1/4 cup oil

1 1/2 cup cake flour

2 tsp baking soda

1/2 tsp salt

1/2 teaspoon cinnamon or nutmeg

10 oz of blueberries about a heaping cup full.

mix and pour into 9″ square pan and top with crumb topping;

crumbs:

1/3 cup sugar

1/3 cup flour

1/2 tsp cinnamon

1/4 cup soft but not melted butter

bake at 350 deg for 45 minutes, serve warm.

 

Blueberry pie or the Recipeless Fruit Pie;

enough dough for two pie crusts and a deep dish pie pan

1/2 cup sugar if the berries are fresh and sweet more if they seem tart

1 teaspoon cinnamon

1/2 teaspoon nutmeg

1/8 teaspoon salt

1/4 cup cornstarch… depending on the juiciness of the fruit. (  apples, peaches, pears need less )

5 cups of clean ripe fruit with stems removed.

two teaspoons salted butter to top fruit

heat oven to 425 degrees. Line a deep-dish pie pan with one crust. In large bowl mix dry ingredients together, add berries and mix well, pour berries into crust and top with small pads of butter and top crust. Seal edges and cut a whole to vent the steam off the pie. Bake 45 minutes until fruit is bubbly and crust is golden brown.

We serve the pie with vanilla ice cream while it is hot from the oven on a hot evening out on the patio.

As Dominic and I picked and talked that morning, it was wonderful to have time to visit. It reminded me why we both like to cook and how families used to spend their time together doing activities just like this. It brought me closer to nature, to friends and to my family. At the end of my long day, I  even got to eat the rewards of my labors, nothing in the world I love better! Thank you, Cindy and David Proudfoot for spending your time with us and sharing the bounty of your farm IT WAS WONDERFUL.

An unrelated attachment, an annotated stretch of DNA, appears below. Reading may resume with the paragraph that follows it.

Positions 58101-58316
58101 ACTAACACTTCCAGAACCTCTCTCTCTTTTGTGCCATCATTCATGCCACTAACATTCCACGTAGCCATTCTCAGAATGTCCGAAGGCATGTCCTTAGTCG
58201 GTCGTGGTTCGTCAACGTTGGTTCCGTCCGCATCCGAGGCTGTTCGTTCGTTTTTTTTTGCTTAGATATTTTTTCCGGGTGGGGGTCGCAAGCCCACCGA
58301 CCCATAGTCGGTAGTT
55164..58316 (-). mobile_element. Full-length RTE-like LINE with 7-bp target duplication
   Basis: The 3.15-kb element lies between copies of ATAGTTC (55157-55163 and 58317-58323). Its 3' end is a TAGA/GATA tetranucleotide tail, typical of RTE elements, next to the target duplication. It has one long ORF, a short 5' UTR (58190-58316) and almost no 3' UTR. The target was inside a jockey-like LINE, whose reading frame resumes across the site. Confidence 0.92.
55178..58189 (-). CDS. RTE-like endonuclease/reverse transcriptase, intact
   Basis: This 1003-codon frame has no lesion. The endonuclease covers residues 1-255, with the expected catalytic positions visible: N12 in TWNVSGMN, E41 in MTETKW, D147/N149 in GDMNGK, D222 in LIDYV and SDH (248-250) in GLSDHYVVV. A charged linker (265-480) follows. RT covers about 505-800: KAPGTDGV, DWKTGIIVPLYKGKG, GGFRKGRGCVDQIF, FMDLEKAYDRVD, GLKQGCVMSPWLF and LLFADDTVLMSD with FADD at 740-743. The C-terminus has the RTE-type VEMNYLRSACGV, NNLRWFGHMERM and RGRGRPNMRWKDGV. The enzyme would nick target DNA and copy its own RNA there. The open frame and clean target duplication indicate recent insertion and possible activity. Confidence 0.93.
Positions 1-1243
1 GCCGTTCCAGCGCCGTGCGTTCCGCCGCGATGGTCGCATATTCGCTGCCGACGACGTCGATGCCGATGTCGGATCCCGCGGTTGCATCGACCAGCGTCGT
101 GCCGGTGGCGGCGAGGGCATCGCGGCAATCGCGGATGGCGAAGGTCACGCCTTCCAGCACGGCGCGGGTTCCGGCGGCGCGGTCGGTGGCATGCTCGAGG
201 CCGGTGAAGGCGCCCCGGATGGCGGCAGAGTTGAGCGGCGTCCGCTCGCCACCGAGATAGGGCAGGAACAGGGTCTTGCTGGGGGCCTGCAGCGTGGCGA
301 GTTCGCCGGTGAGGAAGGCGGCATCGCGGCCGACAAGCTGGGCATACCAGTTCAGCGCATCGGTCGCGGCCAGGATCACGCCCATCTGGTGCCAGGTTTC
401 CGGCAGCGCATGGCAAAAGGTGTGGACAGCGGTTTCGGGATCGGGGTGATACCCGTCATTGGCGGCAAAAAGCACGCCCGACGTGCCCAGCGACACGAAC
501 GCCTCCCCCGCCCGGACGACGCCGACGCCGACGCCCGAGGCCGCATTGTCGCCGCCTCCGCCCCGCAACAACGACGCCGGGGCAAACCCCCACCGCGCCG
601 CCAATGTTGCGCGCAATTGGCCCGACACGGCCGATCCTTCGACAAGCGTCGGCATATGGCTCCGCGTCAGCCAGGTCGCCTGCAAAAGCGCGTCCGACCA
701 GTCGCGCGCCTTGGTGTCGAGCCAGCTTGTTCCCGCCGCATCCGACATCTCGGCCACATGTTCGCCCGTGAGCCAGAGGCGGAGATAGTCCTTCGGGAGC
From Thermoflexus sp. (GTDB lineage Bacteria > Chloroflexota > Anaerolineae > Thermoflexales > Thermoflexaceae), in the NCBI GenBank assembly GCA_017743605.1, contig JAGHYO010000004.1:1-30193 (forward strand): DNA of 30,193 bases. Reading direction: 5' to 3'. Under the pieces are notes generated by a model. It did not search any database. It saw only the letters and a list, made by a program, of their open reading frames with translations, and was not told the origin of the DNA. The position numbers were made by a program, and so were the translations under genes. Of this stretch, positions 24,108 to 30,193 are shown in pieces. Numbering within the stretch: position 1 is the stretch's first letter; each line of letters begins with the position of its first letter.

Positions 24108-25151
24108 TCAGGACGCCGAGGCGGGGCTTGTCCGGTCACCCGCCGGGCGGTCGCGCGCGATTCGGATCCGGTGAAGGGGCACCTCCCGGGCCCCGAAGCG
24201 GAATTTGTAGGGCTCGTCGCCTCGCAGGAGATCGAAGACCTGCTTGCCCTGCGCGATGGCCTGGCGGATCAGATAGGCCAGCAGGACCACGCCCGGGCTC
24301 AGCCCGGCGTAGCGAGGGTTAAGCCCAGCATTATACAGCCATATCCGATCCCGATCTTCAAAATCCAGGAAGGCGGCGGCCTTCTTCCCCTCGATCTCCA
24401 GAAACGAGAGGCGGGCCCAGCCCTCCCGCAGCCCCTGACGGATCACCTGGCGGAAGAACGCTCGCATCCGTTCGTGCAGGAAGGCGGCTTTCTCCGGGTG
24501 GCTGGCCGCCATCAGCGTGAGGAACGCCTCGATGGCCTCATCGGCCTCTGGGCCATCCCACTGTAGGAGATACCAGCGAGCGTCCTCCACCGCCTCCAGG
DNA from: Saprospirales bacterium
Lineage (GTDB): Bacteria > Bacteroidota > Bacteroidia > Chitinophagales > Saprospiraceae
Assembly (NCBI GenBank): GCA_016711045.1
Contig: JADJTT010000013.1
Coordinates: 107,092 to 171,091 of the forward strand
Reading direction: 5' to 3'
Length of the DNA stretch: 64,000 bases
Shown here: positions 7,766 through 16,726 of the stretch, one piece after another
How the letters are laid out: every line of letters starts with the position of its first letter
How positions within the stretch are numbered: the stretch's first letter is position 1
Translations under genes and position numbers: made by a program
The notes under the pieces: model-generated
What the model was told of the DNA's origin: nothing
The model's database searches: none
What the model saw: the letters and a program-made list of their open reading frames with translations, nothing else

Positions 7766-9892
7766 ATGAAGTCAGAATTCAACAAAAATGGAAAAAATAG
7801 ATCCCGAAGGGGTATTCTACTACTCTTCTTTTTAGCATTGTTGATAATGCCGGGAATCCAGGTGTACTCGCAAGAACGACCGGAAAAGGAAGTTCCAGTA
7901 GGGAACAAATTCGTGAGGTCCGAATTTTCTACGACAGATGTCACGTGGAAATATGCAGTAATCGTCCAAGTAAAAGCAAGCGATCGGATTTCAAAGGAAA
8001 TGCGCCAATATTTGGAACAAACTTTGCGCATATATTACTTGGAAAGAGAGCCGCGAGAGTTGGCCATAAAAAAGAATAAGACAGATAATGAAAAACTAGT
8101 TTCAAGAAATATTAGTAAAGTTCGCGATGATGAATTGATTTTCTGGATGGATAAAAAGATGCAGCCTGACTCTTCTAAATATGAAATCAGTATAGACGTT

Categories: Appalachian Mountains, Barbour County, blueberries, friends, Pie, wild food, you pick farm | Tags: , , , , , , , | 6 Comments

Veteran friendly 4th of July Traditions

In 28 years of marriage, my husband has never attended a fireworks display. I have taken the boys to the events alone and have enjoyed spending many holidays with my older son, his wife and my Granddaughter. With my husband staying home alone. I have often wanted to share the day and festivities with him also, but the noise and crowds are too much for my Persian Gulf War Vet.  He never complains about skipping some family events and I never pressure him. I understand that staying home is better for him then feeling stressed, but this year that all changed for the better.

On a whim, I bought Asian Sky Lanterns thinking that the kids could enjoy taking them out to the local lake over the holiday weekend and send them off into the sky. I had no idea how much fun and joy a paper lantern would bring to my husband, me and the little ones. It was a simple moment of peace, quiet and beauty that my husband could enjoy.

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Paige, Christopher, and Tom filling lanterns with hot air.

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Christopher watching his released lanterns.

These lanterns are rather large and take several minutes to fill completely up with hot air so they will float away. These were easy to light and there is no frame inside the lanterns. The lanterns are made from tissue paper and cardboard so this does increase the risk that someone would either get burnt or the lantern would catch on fire. We did lose one to fire and we just tossed it in the trash on the way home. They are not expensive I paid $3.00 each for the 4 lanterns. When doing further research you can get around 12 small lanterns for about $10.00 dollars and large ones for 6 for $8.oo dollars. Much cheaper than the 40 or more dollars I have spent on sparklers and snakes in the past.

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Sending messages to the heavens.